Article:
Ten construction workers will often get a job done faster than one. But in digging a deep well, for instance, ten workers are a waste of human resources: the diggers can’t work simultaneously, as the second worker isn’t able to start digging until the first one has finished, and so on.
A similar challenge is encountered by scientists who study the structure and dynamics of molecules using nuclear magnetic resonance (NMR) spectroscopy. This technique serves as an essential tool in understanding numerous molecules – including proteins, nucleic acids and active pharmaceuticals – in their natural surroundings. It does this by exposing them to electromagnetic radiation and studying the dispersion patterns of the electromagnetic waves that hit the molecules. However, to obtain a full NMR picture of such complex molecules one needs to perform numerous measurements that are based on the same “serial” principle as well digging: hundreds or thousands of one-dimensional scans need to be performed one after the other; these scans need then to be combined to create a unified multidimensional picture of the molecule. While a single scan may take a fraction of a second, multidimensional procedures may last several hours or even days.
A team led by Prof. Lucio Frydman of the Weizmann Institute’s Chemical Physics Department has now found a way to perform multidimensional NMR with a single scan. The new method, described in the December 2002 issue of the Proceedings of the National Academy of Sciences USA (PNAS), is expected to significantly speed up molecular studies routinely performed in diverse fields.
Alex Smith | EurekAlert!
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Microelectronics as a key technology enables numerous innovations in the field of intelligent medical technology. The Fraunhofer Institute for Biomedical Engineering IBMT coordinates the BMBF cooperative project "I-call" realizing the first electronic system for ultrasound-based, safe and interference-resistant data transmission between implants in the human body.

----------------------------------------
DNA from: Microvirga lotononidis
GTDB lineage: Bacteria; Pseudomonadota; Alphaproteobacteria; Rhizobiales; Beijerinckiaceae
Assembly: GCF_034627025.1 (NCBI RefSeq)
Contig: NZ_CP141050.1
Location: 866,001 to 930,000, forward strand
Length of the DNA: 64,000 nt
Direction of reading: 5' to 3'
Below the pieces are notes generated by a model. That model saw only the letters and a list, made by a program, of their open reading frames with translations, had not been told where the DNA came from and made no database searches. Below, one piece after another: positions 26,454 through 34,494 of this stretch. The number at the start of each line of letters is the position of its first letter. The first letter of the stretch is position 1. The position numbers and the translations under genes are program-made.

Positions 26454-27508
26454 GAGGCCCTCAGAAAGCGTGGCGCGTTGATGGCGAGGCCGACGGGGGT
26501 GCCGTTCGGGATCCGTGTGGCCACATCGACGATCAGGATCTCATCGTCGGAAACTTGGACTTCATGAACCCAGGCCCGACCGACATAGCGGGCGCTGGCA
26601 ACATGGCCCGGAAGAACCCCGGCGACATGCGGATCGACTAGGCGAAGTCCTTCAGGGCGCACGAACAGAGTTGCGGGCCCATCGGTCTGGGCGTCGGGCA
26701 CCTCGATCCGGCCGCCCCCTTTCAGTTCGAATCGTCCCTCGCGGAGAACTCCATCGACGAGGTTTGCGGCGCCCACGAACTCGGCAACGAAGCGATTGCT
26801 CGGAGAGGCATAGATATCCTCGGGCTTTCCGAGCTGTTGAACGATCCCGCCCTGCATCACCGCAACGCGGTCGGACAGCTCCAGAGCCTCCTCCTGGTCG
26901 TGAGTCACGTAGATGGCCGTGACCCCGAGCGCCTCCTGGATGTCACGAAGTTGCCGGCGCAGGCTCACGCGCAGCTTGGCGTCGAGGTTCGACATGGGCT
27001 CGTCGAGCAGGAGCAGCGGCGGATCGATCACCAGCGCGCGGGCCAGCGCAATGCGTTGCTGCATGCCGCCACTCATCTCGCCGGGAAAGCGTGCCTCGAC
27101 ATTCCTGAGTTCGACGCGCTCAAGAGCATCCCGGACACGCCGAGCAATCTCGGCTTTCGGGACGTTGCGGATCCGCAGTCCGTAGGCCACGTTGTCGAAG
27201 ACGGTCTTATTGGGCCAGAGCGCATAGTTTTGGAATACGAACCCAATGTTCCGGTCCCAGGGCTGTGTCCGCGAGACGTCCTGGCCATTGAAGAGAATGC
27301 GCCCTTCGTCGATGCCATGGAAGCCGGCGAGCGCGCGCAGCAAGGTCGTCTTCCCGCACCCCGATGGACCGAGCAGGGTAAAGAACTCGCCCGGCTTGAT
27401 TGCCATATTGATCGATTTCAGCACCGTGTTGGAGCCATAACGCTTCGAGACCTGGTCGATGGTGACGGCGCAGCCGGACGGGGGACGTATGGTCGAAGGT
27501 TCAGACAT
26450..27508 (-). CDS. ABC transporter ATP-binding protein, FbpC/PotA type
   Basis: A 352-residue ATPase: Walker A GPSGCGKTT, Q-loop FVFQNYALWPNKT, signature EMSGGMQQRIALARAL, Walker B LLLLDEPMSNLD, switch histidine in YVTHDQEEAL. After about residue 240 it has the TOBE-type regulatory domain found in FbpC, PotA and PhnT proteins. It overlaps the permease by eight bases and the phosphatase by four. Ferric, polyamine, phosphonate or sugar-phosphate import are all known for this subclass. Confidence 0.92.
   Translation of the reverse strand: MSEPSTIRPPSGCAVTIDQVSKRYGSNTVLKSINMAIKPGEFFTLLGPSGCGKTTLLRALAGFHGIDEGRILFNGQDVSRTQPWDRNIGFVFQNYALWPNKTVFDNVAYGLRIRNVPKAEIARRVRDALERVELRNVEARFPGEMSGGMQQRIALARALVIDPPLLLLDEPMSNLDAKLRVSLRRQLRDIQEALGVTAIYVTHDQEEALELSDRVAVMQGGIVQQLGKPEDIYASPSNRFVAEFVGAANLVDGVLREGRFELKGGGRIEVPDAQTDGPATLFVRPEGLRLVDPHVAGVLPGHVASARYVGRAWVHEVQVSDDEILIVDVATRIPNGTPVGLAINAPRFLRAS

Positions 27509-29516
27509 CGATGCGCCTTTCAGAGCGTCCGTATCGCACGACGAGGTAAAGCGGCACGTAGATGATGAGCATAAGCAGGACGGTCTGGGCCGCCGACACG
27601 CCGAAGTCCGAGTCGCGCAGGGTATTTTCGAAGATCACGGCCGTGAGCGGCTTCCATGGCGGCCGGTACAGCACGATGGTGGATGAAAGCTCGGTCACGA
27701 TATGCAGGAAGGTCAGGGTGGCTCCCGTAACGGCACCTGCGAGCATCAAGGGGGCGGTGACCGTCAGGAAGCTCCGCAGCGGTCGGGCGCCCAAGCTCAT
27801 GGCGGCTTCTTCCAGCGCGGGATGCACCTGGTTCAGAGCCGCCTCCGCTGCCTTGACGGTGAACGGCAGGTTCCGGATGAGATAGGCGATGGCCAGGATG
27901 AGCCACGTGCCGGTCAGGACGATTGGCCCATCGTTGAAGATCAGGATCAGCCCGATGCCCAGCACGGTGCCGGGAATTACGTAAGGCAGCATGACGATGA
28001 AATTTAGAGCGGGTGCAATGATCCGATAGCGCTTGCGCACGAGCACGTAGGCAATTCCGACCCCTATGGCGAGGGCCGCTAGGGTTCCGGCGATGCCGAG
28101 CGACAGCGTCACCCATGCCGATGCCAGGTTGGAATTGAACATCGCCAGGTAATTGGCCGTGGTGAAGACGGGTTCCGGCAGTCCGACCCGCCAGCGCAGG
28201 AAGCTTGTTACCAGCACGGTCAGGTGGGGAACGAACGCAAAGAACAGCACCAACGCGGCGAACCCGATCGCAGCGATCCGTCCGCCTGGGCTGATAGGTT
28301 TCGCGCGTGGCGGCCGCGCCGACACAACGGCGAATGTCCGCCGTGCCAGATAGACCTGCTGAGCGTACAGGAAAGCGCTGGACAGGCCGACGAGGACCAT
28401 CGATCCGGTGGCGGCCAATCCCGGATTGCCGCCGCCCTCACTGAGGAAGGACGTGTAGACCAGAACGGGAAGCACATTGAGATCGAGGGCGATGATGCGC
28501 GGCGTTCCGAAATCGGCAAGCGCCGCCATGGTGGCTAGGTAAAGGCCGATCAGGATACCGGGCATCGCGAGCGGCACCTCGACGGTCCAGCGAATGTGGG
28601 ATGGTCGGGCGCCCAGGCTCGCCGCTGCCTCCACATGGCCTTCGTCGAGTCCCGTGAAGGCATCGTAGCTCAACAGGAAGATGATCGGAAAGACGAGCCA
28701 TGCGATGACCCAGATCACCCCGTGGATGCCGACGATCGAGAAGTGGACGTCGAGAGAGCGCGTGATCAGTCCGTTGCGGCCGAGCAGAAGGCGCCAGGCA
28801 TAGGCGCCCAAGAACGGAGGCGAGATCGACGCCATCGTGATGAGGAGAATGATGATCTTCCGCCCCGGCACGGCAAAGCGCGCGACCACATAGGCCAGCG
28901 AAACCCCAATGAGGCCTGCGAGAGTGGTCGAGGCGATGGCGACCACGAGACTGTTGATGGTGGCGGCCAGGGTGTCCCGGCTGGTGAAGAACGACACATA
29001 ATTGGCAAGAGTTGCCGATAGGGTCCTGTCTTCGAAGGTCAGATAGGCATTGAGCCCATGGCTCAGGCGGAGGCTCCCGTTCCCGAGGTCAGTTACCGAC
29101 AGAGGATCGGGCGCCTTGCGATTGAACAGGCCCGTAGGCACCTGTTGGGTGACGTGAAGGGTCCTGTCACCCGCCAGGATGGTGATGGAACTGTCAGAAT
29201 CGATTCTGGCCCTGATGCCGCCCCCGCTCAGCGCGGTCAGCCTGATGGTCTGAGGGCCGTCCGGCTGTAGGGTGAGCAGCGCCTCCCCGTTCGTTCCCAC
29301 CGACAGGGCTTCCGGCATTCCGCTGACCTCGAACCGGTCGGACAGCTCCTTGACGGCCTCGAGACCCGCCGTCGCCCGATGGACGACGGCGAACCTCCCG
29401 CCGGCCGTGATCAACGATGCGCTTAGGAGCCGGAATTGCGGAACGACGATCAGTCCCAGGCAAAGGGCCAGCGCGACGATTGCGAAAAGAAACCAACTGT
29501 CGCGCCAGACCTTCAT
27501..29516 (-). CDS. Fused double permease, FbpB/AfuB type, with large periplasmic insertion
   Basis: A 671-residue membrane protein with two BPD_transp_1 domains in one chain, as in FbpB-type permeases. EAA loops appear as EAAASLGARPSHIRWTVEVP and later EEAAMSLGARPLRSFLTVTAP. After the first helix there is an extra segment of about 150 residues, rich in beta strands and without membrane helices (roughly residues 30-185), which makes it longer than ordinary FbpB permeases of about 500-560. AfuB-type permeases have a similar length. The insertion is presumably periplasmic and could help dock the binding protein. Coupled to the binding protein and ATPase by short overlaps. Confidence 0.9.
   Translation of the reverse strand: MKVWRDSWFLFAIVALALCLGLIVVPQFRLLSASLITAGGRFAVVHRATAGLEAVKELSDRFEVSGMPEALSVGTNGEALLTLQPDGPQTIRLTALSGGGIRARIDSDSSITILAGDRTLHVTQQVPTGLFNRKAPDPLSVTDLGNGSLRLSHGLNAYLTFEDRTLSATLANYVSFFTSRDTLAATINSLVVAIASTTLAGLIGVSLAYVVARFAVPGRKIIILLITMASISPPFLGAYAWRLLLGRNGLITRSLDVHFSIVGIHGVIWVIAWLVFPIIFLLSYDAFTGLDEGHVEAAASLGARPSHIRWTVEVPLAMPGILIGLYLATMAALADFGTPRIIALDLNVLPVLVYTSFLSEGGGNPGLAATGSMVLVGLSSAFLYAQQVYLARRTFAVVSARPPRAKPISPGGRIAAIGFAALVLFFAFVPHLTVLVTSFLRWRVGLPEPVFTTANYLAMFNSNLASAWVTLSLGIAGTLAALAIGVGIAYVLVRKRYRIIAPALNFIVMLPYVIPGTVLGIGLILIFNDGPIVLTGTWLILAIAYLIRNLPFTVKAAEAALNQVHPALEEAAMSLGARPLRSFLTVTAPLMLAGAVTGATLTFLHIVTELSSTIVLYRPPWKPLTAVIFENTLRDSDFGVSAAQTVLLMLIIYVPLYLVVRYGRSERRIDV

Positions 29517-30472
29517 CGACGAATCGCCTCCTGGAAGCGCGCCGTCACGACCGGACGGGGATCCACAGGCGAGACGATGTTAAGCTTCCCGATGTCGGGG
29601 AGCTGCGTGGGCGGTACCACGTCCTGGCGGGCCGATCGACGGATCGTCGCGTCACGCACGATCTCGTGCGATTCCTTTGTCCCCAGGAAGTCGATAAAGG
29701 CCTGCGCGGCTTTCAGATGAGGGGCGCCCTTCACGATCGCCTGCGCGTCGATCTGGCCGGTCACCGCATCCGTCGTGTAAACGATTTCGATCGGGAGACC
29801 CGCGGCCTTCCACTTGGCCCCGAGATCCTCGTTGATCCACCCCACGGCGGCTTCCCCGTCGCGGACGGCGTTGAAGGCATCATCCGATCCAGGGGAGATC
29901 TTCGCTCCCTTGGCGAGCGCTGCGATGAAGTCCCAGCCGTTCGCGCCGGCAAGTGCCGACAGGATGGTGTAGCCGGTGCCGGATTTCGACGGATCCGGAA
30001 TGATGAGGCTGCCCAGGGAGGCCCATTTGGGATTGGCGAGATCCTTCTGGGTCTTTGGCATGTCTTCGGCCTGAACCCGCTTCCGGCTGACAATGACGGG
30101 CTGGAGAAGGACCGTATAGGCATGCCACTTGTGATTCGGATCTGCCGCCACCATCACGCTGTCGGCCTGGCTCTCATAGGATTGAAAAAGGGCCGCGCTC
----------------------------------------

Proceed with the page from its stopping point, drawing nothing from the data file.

When microelectronic systems are used for medical applications, they have to meet high requirements in terms of biocompatibility, reliability, energy...
Thomas Heine, Professor of Theoretical Chemistry at TU Dresden, together with his team, first predicted a topological 2D polymer in 2019. Only one year later, an international team led by Italian researchers was able to synthesize these materials and experimentally prove their topological properties. For the renowned journal Nature Materials, this was the occasion to invite Thomas Heine to a News and Views article, which was published this week. Under the title "Making 2D Topological Polymers a reality" Prof. Heine describes how his theory became a reality.
Ultrathin materials are extremely interesting as building blocks for next generation nano electronic devices, as it is much easier to make circuits and other...
Scientists took a leukocyte as the blueprint and developed a microrobot that has the size, shape and moving capabilities of a white blood cell. Simulating a blood vessel in a laboratory setting, they succeeded in magnetically navigating the ball-shaped microroller through this dynamic and dense environment. The drug-delivery vehicle withstood the simulated blood flow, pushing the developments in targeted drug delivery a step further: inside the body, there is no better access route to all tissues and organs than the circulatory system. A robot that could actually travel through this finely woven web would revolutionize the minimally-invasive treatment of illnesses.
A team of scientists from the Max Planck Institute for Intelligent Systems (MPI-IS) in Stuttgart invented a tiny microrobot that resembles a white blood cell...
By studying the chemical elements on Mars today -- including carbon and oxygen -- scientists can work backwards to piece together the history of a planet that once had the conditions necessary to support life.
Weaving this story, element by element, from roughly 140 million miles (225 million kilometers) away is a painstaking process. But scientists aren't the type...
Study co-led by Berkeley Lab reveals how wavelike plasmons could power up a new class of sensing and photochemical technologies at the nanoscale
Wavelike, collective oscillations of electrons known as "plasmons" are very important for determining the optical and electronic properties of metals.
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